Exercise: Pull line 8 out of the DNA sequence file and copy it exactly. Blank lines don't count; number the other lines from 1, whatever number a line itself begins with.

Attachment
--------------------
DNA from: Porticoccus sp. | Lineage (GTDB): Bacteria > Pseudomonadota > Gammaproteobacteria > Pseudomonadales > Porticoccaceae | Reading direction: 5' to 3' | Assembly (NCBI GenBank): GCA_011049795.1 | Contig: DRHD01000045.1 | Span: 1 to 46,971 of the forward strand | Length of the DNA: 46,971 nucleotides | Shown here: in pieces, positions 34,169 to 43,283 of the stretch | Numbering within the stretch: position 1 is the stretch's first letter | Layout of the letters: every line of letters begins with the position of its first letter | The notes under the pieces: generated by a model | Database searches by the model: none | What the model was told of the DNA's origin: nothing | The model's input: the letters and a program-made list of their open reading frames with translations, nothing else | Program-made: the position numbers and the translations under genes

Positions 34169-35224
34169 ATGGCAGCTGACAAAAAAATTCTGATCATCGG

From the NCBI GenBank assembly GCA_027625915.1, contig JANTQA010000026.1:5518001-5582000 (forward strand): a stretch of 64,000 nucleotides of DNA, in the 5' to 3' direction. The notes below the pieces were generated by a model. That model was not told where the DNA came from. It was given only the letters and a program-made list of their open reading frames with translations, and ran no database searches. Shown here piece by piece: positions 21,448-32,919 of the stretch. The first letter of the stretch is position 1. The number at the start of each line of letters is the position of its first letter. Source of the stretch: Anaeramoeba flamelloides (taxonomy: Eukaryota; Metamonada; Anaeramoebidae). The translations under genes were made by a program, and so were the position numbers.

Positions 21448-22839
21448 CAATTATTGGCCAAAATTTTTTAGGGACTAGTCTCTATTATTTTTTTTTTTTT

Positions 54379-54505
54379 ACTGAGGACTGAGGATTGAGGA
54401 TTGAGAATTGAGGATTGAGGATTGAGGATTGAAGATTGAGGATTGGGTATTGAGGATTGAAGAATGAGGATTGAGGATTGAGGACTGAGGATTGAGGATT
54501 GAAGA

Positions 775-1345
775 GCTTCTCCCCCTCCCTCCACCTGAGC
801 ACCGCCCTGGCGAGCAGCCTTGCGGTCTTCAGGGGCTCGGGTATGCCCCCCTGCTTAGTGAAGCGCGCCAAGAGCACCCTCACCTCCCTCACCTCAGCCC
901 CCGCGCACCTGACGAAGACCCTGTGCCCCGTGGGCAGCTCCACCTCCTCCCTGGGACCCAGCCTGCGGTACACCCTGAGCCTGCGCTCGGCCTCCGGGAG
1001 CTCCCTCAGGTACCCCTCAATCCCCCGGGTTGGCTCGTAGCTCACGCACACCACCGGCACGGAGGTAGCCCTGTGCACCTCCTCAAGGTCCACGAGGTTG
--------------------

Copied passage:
54379 ACTGAGGACTGAGGATTGAGGA